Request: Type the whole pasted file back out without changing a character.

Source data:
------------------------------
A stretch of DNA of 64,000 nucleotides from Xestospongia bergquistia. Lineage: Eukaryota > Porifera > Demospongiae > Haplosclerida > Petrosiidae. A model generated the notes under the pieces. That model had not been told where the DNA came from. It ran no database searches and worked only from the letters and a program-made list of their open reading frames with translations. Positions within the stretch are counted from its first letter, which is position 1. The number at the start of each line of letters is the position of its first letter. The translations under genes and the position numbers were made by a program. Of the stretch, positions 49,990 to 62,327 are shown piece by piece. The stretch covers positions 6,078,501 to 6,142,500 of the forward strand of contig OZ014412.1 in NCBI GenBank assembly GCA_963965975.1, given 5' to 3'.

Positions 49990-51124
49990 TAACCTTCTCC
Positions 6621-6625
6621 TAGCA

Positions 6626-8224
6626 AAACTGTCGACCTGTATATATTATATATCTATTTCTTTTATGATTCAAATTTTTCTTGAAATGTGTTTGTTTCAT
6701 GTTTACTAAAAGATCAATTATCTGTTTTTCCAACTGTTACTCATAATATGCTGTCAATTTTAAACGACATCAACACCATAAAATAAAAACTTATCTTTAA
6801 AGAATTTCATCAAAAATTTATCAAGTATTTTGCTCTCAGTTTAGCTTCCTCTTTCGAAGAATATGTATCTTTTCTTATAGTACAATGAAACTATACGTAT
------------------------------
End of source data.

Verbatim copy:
A stretch of DNA of 64,000 nucleotides from Xestospongia bergquistia. Lineage: Eukaryota > Porifera > Demospongiae > Haplosclerida > Petrosiidae. A model generated the notes under the pieces. That model had not been told where the DNA came from. It ran no database searches and worked only from the letters and a program-made list of their open reading frames with translations. Positions within the stretch are counted from its first letter, which is position 1. The number at the start of each line of letters is the position of its first letter. The translations under genes and the position numbers were made by a program. Of the stretch, positions 49,990 to 62,327 are shown piece by piece. The stretch covers positions 6,078,501 to 6,142,500 of the forward strand of contig OZ014412.1 in NCBI GenBank assembly GCA_963965975.1, given 5' to 3'.

Positions 49990-51124
49990 TAACCTTCTCC
Positions 6621-6625
6621 TAGCA

Positions 6626-8224
6626 AAACTGTCGACCTGTATATATTATATATCTATTTCTTTTATGATTCAAATTTTTCTTGAAATGTGTTTGTTTCAT
6701 GTTTACTAAAAGATCAATTATCTGTTTTTCCAACTGTTACTCATAATATGCTGTCAATTTTAAACGACATCAACACCATAAAATAAAAACTTATCTTTAA
6801 AGAATTTCATCAAAAATTTATCAAGTATTTTGCTCTCAGTTTAGCTTCCTCTTTCGAAGAATATGTATCTTTTCTTATAGTACAATGAAACTATACGTAT